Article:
Pure wool is warm.
Straight from the sheep, it contains naturally
waterproof lanolin and probably twigs, dirt and bugs. Having
obtained a whole fleece, it has to be spread out, preferably on to
a clean sheet, to have all the bigger alien bits removed. When the
fleece is laid out before you it is easy to recognise the different
bits. The tops of the legs and the thick neck wool clearly show the
shape of the animal. In a short-fleeced animal there may not be
much difference in the length of the wool; in a long-wooled sheep
it will be short where the legs are and longer in the body. Some
fleeces feel soft to handle and are lustrous to look at. In others the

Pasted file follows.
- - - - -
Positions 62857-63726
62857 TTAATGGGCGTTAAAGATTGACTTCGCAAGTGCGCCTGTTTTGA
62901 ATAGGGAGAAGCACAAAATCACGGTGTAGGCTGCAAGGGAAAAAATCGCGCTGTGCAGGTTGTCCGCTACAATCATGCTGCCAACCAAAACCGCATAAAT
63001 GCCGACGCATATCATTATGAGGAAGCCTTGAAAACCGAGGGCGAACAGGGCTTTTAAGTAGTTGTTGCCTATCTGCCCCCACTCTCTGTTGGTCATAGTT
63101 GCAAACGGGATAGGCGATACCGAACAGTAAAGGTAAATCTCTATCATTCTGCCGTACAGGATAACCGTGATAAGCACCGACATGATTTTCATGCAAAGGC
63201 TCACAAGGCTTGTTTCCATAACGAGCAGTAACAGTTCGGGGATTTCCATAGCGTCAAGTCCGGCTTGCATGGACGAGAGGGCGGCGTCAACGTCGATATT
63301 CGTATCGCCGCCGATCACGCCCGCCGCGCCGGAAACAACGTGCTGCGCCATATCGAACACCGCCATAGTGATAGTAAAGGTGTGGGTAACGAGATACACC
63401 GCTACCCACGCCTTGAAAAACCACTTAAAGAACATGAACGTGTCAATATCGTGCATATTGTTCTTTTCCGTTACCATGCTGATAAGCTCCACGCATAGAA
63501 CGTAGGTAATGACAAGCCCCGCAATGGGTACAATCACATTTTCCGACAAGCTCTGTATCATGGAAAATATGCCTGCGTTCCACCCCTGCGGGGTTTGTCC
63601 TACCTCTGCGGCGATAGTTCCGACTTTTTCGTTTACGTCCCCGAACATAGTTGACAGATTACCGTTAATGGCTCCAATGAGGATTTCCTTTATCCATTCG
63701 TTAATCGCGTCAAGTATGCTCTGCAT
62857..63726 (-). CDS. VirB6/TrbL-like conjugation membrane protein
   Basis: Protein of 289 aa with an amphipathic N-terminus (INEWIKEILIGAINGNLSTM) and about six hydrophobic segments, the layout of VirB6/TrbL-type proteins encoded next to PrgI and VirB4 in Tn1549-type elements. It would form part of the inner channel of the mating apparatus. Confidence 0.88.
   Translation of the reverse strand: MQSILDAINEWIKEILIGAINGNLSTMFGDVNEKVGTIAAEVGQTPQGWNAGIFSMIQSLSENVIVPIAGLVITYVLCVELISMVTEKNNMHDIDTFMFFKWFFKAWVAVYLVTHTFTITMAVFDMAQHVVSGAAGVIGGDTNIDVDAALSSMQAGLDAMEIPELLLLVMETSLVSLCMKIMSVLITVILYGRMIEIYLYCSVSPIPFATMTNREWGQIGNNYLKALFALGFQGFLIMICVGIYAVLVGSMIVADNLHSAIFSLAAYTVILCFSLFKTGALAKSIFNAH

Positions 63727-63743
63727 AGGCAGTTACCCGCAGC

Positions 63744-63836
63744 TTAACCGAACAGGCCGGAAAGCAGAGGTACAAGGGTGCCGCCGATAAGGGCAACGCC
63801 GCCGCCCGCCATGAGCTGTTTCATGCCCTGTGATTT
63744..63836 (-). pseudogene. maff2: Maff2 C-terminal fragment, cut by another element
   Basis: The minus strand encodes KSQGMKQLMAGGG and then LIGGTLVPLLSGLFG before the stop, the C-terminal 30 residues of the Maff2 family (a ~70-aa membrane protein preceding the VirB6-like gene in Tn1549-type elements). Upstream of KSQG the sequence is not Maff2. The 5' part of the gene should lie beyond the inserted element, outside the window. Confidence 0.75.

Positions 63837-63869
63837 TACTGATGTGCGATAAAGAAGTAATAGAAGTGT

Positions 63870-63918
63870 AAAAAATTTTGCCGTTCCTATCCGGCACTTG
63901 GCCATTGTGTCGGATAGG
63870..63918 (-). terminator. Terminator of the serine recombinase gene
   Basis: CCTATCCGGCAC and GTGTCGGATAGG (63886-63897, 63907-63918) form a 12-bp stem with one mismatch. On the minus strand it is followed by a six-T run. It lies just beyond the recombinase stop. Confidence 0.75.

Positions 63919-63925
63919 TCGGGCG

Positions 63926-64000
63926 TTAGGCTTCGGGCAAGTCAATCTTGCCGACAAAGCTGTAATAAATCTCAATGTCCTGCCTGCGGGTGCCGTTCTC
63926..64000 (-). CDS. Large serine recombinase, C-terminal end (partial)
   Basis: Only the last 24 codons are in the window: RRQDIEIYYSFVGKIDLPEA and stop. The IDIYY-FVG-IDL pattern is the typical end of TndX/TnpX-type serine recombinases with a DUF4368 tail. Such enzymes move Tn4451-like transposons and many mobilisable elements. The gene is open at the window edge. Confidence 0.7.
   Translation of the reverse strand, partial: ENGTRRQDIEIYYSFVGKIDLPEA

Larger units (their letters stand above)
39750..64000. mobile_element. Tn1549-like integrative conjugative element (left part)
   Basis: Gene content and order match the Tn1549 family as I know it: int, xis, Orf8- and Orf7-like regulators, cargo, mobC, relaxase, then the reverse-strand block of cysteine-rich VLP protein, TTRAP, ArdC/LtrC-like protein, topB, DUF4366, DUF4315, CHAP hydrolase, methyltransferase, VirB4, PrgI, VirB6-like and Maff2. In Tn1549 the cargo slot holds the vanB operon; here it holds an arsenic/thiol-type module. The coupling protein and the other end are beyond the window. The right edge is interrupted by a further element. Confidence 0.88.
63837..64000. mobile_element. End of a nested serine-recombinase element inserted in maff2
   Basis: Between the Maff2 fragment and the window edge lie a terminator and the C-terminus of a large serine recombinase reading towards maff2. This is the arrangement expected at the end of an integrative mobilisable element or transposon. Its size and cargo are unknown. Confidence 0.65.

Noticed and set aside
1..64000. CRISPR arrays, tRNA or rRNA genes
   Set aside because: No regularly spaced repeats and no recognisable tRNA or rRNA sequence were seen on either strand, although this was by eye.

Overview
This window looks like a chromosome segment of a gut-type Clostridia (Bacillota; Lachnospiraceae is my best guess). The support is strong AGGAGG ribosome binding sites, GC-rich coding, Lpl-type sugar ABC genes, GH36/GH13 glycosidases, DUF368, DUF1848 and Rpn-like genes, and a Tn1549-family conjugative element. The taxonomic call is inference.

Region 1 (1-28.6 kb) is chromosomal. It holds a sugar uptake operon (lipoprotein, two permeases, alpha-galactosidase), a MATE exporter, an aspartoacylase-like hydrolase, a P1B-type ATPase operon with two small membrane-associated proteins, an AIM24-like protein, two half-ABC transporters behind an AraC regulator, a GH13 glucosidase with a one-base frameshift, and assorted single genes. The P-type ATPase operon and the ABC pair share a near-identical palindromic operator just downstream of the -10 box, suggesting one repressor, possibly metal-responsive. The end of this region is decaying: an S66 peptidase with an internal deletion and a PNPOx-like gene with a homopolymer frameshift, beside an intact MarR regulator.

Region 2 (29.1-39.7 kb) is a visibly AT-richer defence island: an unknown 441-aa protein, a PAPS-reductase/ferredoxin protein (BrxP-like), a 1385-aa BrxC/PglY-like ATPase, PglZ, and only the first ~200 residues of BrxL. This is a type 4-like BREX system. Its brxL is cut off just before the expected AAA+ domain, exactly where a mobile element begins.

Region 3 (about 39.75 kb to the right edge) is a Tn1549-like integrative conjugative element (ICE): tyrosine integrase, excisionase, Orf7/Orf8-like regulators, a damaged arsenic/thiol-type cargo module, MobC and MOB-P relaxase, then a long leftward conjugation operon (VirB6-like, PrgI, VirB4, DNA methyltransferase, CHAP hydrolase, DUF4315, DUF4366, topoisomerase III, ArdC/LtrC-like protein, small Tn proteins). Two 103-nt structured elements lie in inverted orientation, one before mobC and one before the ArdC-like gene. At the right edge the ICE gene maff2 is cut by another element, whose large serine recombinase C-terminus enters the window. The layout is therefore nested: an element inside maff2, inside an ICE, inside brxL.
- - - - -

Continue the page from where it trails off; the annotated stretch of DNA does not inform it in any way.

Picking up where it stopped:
kemp — the rough hairy bits — are all through the fleece.
The suitability of the fleece for processing is governed by
several factors. If you are intending to spin the fleece, the governing
factor is your own ability. Some people take to spinning like
ducks to the water. Others never quite get the co-ordination of
foot and hand going. To be able to produce spun yarn is very
satisfying. Taking a fleece and transforming it into clothing is one
of the most basic fulfilments.
There are other ways to use wool.
You can simply pluck out tufts of wool from a long-haired fleece
and knit them as you go. The result can be spectacular using a
coloured fleece. You can pull out long fibres and use them to
embroider plain cloth. Or you could put the whole fleece between
two pieces of cloth. Sew squares on the cloth to anchor the wool
and you have an original padded coat. Stuffed toys using wool are